On time and on budget.
That’s the message from Interior Health Authority CEO Dr. Robert Halpenny regarding the East Kootenay Regional Hospital’s Intensive Care Unit expansion.
The $20 million dollar project won’t open until 2016, but Halpenny is encouraged by the progress.
“It’s nice to see the new site being built here,” said Halpenny. “It helps to actually see it. It helps to walk around the facilities and understand what the physical restraints are and constraints.
“…We’re on time, on budget. Again, that was one of the things many years ago, it was on our capital budget and we came and did our tour and you could see something on paper, but when you see it in real life, it sprang to life.
We’re really happy with where it’s going and I think the addition of the electrical update is just as important as well.”
Halpenny was in town on Wednesday for an annual tour of IH facilities, a chance to meet with local doctors, IH staff and community leaders to identify and tackle issues.
“We’ve centralized services so very often people have to come to our sites, but with that centralization has come a lot more stability and quality, so transportation is an issue we hear about frequently,” Halpenny said.
“The next thing we hear about is physician recruitment and retention and specifically in the very, very rural areas. I know this community went through a tough summer with some family physicians leaving—compare that to a community like Princeton, where at one time they had four doctors and are now down to one. So very often we will look at putting our priorities where the needs are the greatest for physician recruitment.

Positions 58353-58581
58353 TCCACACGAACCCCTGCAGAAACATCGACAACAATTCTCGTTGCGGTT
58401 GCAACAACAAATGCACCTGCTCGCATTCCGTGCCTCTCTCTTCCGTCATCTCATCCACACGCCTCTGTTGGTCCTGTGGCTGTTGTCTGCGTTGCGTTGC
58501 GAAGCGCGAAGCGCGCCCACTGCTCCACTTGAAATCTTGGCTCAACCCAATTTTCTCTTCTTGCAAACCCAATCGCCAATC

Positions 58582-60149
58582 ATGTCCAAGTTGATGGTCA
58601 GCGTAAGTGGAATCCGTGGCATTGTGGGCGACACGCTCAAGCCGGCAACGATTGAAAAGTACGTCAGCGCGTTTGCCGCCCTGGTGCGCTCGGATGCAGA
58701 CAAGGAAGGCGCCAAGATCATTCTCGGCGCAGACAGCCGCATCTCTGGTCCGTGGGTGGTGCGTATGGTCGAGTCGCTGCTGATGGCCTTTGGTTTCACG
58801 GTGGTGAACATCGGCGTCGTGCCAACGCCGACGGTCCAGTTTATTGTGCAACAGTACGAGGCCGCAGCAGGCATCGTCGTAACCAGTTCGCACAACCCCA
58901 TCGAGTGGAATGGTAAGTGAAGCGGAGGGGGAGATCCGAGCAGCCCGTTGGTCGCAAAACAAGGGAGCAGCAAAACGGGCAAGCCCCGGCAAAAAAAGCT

“It’s not only physician recruitment, it’s retention. Once we recruit someone, how do we make sure we keep them here, and that’s giving them working conditions that they look forward to and physical surroundings that are appropriate.”
Cranbrook hasn’t been insulated from the physician shortage, something Halpenny described as a national and international problem. There are roughly 33 family physicians in Cranbrook and the IHA is working hand-in-hand with local politicians to entice and keep more family doctors in the area, Halpenny added.
“We’re engaging the Divisions of Family Practice, IH is involved and the community is involved to participate in the recruitment. It’s important that we engage the community, because it’s really important when people [physicians] come to a community and spend some time, that they don’t just walk around a hospital.
“I think in the past, we didn’t pay enough attention to, if someone’s coming and they have a spouse, what’s that person going to do? If they have children, are there educational opportunities here, how do we put our best foot forward?”
Transportation and access to specialist services are a few other challenges that patients face in rural communities, however, technology is helping to solve some of those problems.
“In health, we either do things to people or we move information. The tele-health initiatives are really helping people stay in their homes or their community while getting the services that they wouldn’t have had access to in the past,” Halpenny said.